More Than Meets The Eye - Why you need to have your eyes checked
Author: Dr. Robert Szypczak, Optometrist
Having a yearly eye exam will not only help you see better, but more importantly, it will ensure that you will keep seeing for years to come! A good eye exam doesn’t just check your glasses or contact lens prescription, but also checks the overall health of your eyes. This is what the dilation is for. A dilated eye exam is just like the eye doctor’s version of “checking for cavities.” Just as a dentist will ask you to open up and say “Ahhh,” so that they can see the teeth in the back of your mouth, a dilated eye exam opens up the pupil so that the eye doctor can see everything inside the eye.
Dentists must find a cavity before you lose a tooth; an eye doctors must find the eye disease before you lose an eye! So when your eye doctor asks to dilate you, please say yes, as they can’t diagnose something they can’t see.
Do not be afraid of the dilation drops, as typically they will only cause light sensitivity for two to three hours and a bit of reading difficulties for one hour. You may leave the office feeling like a vampire, being afraid of the lights, but you can still drive yourself home with a good pair of sunglasses. These minor side effects are well worth it to know that you have healthy eyes and clear vision.
What you may not realize is that the eye’s health can sometimes clue us into problems with your overall systemic health. You have heard the old saying, “The eyes are the windows to the soul.” I like to put my own twist on that saying by saying that the eyes are the doorway to systemic disease detection. This is simply because a dilated eye exam can detect many systemic diseases, including hypertension, diabetes, high cholesterol, cancer, multiple sclerosis, thyroid disease, and even brain tumors. You may wonder how this is possible. Your eyes are an extension of your brain, sharing many of the same arteries, veins and nerves. The eye is also one of the only places that you can see blood vessels and nerves from the outside looking in. The abnormal appearance of the retina and its blood vessels and nerves may reveal some major health changes in your body. For instance, we may see a cholesterol plaque lodge in an artery or leaky blood vessels due to high blood pressure or diabetes. Truthfully, many clues to your overall general health can be found by examining the eye! So it is essential that eye doctors catch any damage quickly to minimize the tissue damage and associated vision loss. A good eye exam may not only save your vision, but your life.
So who needs an eye exam? Truthfully, everyone! Especially kids, as their first eye exam is likely the most important in their life. Our vision is the first sense that we have to develop to adult-like levels, and it is usually done developing by the age of 12. If a child has a weak eye and we do not catch it early during the critical time of development, that eye can remain the weak eye for the rest of his or her life! This is because if an eye develops to a blurry image, it will never have had the chance to see the 20/20 clarity necessary to develop the 20/20 vision cells in the brain. Once the blueprints for our vision are drawn during early childhood, we do not have a chance to go back and fix it. It is estimated that up to 80 percent of what a child learns comes from vision. So one of the most important things to do for your children before they start school is to have their eyes examined.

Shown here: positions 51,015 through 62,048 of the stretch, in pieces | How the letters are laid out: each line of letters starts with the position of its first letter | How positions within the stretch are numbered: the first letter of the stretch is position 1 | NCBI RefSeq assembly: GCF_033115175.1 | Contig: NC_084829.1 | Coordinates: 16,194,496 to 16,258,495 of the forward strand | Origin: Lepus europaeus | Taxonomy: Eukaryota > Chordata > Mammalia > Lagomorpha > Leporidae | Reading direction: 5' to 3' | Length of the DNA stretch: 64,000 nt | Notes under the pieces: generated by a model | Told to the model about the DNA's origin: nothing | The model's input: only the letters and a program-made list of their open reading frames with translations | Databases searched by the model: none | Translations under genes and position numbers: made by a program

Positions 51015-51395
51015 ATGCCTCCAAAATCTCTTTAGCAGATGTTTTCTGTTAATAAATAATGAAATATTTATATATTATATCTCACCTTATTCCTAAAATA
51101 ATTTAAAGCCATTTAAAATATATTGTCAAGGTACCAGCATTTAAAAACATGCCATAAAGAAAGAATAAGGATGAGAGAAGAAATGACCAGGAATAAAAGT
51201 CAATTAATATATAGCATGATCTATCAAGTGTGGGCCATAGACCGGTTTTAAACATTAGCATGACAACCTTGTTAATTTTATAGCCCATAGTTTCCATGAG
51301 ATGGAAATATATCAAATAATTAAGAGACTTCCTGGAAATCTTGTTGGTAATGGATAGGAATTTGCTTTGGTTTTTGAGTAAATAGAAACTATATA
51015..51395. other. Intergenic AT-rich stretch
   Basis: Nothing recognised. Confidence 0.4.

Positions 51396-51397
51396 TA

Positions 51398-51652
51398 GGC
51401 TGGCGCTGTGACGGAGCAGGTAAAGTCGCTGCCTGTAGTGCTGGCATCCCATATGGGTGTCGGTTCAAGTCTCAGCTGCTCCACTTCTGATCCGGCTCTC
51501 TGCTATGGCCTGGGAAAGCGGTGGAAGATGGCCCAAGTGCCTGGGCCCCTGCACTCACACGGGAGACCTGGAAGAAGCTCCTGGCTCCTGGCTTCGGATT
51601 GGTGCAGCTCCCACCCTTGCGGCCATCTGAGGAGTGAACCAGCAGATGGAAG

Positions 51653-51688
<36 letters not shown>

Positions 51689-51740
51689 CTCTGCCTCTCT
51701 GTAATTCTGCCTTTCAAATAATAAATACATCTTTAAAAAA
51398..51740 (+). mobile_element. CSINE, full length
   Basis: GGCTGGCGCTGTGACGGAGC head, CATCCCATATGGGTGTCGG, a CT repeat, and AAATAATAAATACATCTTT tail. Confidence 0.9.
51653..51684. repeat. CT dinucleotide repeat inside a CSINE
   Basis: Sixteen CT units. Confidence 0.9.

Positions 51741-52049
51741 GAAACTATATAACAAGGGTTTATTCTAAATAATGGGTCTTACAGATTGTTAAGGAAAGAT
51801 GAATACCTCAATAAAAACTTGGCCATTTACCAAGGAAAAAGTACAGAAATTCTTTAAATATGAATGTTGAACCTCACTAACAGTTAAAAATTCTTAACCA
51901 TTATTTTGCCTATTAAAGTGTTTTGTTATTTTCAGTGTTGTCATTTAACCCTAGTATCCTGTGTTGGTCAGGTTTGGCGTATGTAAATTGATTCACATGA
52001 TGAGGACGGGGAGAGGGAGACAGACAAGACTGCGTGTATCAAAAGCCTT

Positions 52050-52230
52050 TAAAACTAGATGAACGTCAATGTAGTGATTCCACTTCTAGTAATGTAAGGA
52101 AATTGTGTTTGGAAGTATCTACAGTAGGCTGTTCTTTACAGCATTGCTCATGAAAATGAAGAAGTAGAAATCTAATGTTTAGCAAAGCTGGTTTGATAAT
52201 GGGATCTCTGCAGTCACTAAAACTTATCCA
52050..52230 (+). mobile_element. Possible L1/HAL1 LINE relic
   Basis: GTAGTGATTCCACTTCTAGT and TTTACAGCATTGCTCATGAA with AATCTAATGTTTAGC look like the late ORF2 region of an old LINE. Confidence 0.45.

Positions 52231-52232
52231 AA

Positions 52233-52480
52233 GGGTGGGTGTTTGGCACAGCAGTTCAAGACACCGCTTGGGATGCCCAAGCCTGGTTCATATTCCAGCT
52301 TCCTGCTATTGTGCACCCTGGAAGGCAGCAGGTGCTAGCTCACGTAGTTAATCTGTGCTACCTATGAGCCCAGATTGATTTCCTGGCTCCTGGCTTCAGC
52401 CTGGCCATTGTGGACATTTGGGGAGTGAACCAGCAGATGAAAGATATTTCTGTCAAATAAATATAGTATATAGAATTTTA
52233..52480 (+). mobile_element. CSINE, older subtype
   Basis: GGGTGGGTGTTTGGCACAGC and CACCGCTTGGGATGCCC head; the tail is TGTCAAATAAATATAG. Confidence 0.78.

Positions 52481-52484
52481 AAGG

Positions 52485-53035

What about the patient who says, “I see fine; why do I need to get my eyes examined?” Well, about 66 percent of the population has a noticeable visual problem. For example, they may not be able to see far away or up close. For the other 34 percent of the population, would it matter if I told you that there is “more than meets the eye” when it comes to your vision? Often I will see a patient who comes in for something totally unrelated to an eye health check, whether it be for color contact lenses, or for a medicine to make their eyelashes grow longer and fuller, only to find out during the exam that they have a severe vision-threatening eye disease! For instance, at least once a week someone will come into my office after failing a vision screening, whether it be from the DMV or a physician’s office, usually not understanding why they failed, only to leave thanking their lucky stars that they did get their eyes checked. Sometimes, the eye exam reveals that they happened to have decreased vision due to a sneaky, yet aggressive case of glaucoma, or an advanced cataract, or an early case of macular degeneration, or diabetic eye disease, which is now the number one cause of blindness.
The key to all eye disease is early detection, because with detection, there can be prevention of vision loss. So this is your reminder to please get your eyes checked yearly!